Sunday, October 16, 2005

What Delphi's Bankruptcy Ultimately Means to Your Future

Delphi Electronics entry into Chapter 11 marks yet another episode into the Book of Insanity. The news organizations have covered almost every aspect of the filing in excruciating detail. Everything from the proposed bonuses for the restructuring team, reducing the workforce wages by 65%, and cutting health care benefits for retired workers has been raked over the coals by the pundits ad nauseum.

But the most disturbing item (for me, at least) is the announcement that Delphi is considering asking for relief from their pension commitments. An article from the Wall Street Journal on October 10, 2005 reads, "We have not decided what we will do," with the Delphi pension plan, said Chairman and CEO Robert S. "Steve" Miller. "We want to try and create a company that accommodates our retirees without having [the pension plan] terminated and turned over" to the government's Pension Benefit Guaranty Corp., he said. The company plan is underfunded by as much as $4.3 billion.

I believe at this point in time, Delphi will follow many previous companies (the latest in my mind being United Airlines) in dumping their pension fund onto the government (should read Joe Taxpayer). This would happen (and I predict it will) if General Motors begs off on their promise to guarantee the pensions and benefits of Delphi workers when it spun the company off in 1999.

What this ultimately means to Delphi employees is that all present and future pensions (except for the company officers) will either not be honored or honored at a vastly reduced rate. Add to the mess the fact that the government PBGC's funds are expected to run out of funds in a few years due to a flurry of corporate pension defaults, the question demands to be asked: What does that mean for the rest of us?

It means that we, as a society, cannot rely on any one source of outside income in our senior years. Companies cannot be trusted to adequately fund their pensions, and that promise can evaporate in the stroke of a judge's pen. The stock market is far from a sure thing, and I have seen banks and credit unions close their doors with the accounts being settled for pennies on the dollar.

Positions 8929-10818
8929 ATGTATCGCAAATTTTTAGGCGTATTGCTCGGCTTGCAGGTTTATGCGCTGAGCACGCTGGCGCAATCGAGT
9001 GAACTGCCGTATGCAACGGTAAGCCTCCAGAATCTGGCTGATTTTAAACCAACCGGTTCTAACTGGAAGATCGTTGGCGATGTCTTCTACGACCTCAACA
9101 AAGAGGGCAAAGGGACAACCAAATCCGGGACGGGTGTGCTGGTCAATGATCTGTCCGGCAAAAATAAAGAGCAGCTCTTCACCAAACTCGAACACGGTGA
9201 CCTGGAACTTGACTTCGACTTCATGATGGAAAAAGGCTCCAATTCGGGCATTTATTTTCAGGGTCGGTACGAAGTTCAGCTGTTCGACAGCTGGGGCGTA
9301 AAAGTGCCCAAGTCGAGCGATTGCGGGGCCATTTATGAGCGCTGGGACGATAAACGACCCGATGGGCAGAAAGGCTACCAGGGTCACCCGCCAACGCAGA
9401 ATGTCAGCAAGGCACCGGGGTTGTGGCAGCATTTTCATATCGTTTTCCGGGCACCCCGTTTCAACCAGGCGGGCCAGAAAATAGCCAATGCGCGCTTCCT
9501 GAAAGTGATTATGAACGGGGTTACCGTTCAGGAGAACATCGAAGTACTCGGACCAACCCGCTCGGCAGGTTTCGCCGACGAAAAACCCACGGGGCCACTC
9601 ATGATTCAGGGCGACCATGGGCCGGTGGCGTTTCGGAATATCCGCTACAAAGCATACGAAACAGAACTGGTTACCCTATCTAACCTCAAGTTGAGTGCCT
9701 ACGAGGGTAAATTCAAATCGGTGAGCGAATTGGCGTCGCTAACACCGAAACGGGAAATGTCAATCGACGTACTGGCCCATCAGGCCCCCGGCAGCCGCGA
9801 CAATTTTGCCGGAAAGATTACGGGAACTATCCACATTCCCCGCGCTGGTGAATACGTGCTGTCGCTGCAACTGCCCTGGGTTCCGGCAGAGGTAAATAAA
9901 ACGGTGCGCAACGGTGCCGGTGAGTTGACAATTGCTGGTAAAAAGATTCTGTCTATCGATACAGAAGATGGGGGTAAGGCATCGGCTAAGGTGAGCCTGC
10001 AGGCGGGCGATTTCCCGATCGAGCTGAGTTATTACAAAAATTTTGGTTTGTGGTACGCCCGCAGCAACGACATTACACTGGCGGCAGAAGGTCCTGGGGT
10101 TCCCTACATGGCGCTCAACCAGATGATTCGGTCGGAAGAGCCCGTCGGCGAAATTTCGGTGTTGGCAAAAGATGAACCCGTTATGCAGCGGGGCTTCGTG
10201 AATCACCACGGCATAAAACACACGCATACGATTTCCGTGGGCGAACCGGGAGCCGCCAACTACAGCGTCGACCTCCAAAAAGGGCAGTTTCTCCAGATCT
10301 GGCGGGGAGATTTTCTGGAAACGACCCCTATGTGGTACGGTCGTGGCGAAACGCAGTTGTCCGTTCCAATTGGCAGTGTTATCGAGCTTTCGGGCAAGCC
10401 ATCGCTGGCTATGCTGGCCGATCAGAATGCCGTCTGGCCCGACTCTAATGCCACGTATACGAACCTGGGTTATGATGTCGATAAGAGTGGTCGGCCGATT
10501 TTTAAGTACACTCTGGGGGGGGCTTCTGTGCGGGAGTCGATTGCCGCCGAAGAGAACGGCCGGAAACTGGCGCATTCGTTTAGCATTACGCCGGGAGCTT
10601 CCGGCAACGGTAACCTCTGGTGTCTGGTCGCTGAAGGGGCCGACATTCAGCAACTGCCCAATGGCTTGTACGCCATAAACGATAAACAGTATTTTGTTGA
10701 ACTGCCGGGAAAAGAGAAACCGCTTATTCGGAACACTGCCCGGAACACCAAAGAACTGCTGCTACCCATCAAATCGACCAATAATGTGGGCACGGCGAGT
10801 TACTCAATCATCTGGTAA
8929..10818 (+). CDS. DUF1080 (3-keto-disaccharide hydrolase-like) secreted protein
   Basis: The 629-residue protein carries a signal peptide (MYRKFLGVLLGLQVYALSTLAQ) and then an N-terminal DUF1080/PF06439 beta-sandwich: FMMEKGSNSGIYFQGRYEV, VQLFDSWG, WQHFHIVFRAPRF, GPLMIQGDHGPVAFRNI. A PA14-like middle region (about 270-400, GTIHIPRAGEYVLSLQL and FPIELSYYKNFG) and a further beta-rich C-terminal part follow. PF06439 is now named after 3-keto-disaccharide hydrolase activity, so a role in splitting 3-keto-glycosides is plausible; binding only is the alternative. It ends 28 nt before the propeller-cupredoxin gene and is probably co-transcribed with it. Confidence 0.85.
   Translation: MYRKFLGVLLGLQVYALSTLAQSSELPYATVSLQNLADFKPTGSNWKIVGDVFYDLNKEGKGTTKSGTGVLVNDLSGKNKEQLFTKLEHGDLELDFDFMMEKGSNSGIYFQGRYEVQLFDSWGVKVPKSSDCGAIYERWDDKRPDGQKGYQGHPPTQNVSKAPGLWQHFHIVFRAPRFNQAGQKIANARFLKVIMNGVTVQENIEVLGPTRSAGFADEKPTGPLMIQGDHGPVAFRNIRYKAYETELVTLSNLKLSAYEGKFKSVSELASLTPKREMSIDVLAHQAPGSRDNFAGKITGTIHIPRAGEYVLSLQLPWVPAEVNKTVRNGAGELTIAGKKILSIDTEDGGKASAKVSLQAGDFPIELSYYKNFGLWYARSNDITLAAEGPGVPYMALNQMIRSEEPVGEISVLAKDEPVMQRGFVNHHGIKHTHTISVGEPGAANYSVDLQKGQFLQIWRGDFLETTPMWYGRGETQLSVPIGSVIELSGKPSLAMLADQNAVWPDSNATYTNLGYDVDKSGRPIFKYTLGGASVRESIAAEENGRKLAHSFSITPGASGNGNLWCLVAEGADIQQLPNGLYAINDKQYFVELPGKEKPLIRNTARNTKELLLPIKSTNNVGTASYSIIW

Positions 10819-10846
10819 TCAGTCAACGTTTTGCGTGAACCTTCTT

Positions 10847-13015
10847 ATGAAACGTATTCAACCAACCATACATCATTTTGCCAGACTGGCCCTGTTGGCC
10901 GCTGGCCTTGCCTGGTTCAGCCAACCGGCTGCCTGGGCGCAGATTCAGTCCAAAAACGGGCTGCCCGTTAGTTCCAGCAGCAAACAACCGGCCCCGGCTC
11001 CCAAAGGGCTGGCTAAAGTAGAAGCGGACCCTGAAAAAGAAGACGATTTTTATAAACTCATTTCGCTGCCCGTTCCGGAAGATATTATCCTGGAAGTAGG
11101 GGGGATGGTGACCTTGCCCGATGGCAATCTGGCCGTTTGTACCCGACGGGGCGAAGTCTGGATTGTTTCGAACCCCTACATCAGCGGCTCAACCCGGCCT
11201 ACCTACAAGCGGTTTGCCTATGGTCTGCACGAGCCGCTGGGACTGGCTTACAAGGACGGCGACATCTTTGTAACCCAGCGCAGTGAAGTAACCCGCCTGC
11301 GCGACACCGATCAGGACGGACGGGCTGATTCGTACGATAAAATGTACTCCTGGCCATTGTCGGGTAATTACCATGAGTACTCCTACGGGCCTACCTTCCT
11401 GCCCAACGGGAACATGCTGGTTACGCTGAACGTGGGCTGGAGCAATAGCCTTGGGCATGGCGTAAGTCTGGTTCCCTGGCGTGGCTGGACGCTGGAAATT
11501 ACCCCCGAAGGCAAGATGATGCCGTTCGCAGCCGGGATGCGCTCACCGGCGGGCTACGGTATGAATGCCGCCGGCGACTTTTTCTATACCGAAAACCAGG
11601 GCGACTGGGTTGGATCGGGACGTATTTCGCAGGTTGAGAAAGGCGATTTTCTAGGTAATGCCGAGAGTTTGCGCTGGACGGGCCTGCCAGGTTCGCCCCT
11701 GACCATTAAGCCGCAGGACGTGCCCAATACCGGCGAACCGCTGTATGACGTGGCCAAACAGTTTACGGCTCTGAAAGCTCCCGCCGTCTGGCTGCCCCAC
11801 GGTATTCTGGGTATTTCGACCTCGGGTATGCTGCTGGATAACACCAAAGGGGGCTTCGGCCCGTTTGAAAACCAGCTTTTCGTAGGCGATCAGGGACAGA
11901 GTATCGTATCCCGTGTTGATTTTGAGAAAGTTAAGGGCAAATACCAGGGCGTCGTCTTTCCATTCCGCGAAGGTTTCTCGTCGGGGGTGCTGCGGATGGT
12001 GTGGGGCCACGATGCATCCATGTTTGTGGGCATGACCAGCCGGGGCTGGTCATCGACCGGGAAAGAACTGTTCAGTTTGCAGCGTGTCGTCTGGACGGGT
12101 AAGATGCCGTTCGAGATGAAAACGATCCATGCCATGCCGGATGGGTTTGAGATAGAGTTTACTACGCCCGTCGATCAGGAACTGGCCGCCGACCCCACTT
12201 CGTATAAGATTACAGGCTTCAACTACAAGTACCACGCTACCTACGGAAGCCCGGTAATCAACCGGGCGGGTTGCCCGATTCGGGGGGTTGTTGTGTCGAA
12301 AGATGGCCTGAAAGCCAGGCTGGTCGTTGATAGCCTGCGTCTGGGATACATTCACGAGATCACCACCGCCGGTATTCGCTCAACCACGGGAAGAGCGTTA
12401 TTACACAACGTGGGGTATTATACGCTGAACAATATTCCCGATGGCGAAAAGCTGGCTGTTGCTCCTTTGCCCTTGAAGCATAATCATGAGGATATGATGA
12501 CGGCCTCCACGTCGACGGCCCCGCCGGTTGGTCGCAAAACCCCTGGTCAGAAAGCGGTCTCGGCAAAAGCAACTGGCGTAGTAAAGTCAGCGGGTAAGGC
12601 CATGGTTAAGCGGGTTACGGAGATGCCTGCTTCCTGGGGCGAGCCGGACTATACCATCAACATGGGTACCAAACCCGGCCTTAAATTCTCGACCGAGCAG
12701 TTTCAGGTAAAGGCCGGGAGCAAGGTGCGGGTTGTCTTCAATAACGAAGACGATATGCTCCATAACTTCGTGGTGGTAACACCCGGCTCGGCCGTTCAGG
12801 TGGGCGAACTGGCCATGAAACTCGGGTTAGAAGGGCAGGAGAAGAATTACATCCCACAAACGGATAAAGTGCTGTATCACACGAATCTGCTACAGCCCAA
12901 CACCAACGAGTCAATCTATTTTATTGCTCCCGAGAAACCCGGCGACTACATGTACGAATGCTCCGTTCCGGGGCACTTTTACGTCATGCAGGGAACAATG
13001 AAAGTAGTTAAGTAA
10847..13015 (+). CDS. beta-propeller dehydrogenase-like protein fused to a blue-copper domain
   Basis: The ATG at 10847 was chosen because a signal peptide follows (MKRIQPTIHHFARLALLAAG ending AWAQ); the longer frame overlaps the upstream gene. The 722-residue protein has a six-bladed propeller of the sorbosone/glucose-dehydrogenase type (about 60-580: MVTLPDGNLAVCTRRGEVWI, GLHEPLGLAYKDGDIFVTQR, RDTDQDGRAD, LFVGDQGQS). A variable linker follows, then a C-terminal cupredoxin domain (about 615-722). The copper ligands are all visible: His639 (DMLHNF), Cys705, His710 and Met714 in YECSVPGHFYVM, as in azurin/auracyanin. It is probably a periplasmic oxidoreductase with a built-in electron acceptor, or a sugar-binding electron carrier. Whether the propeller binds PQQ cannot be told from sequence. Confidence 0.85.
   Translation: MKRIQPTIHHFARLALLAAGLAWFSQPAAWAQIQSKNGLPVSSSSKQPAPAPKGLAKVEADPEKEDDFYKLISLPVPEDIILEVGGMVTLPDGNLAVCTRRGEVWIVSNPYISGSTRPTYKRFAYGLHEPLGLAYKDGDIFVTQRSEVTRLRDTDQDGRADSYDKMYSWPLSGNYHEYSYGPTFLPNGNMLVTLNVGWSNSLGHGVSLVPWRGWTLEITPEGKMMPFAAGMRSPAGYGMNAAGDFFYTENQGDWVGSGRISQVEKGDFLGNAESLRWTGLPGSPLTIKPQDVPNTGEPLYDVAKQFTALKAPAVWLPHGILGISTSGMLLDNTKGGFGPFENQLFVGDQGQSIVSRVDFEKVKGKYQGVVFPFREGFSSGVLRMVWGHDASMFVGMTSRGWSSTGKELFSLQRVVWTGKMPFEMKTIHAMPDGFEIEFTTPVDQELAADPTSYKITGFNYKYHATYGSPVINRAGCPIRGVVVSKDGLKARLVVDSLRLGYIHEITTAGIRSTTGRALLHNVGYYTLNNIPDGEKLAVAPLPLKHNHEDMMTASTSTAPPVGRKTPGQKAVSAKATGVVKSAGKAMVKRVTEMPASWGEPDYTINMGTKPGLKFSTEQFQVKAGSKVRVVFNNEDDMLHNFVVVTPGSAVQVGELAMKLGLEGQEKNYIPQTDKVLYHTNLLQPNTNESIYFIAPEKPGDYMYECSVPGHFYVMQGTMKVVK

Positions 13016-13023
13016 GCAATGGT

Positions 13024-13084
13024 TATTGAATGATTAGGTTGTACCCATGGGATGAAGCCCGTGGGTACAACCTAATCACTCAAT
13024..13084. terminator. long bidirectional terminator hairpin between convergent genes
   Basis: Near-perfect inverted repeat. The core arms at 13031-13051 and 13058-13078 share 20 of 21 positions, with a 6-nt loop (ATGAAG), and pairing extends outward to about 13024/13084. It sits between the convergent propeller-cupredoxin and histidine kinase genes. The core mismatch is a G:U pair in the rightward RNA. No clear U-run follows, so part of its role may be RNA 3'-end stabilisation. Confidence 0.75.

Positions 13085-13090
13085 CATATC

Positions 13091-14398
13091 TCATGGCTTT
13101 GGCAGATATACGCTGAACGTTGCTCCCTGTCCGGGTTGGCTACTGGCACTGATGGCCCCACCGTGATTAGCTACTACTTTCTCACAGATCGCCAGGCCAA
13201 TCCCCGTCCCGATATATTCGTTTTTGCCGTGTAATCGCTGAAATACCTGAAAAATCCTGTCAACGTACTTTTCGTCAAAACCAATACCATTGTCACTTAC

Additionally, new hires into my company are being told that they will not receive a pension, and that their retirement will consist solely on what they contribute to a 401K savings program. (Personally, I'm just waiting for something to happen to the mutual funds that many of us have our 401K savings in - some bright idiot will figure out that there are billions of dollars just waiting for the government to grab & used in some useless endeavor such as research into the origin of navel lint. Fortunately, the AARP is out there & does carry some serious clout, so 401Ks might actually survive.)

So how about the government taking care of your retirement? Are you nuts? How many of you bought into the fairy tale that the government would take care of us? The government can't take care of itself, so how is it going to take care of you? Medicaid and Medicare are going broke, and every fix usually involves a tax increase that would kill the economy. The government would like you to pay taxes for all of your working life then die immediately on retirement so they can tax your estate too.

If government were run like a traditional company, they would have been out of business a long, long time ago. It's almost enough to invest in a couple gross (that's 144 times 2 for the math impaired) of the old Mason jars & bury your savings in the back yard with the biggest, meanest dog you can find taking up residence in the doghouse on top of the Mason jars. That & barter for everything you need...

What's the answer? Anything to get the government out of my pocket would be a good start. Let me invest the funds they take out of my paycheck for the Social Security I'll never get and fund my retirement as I desire, whether it's the stock market, mutual funds, or the Bank of Mason Jar LLC. The proceeds from these investments would be tax-exempt for all time since I've already paid tax on the income that I used to fund the investments and I'll be just fine (of course, I would need to show the records to Uncle Sam and Aunt Irs to prove that it's all legal & slated for retirement).

Unfortunately, not everyone will do this as it will either be their choice or beyond their capability not to save anything. And of course, there will be the government to bail their sorry butts out of it. But that's another post for a later time...

Bottom line - Delphi's bankruptcy, among many others, is a foreshadowing of things to come from the business side. The government has already proven what kind of money manager they are. So be prepared, or be sorry.

"No one plans to fail; they just fail to plan."

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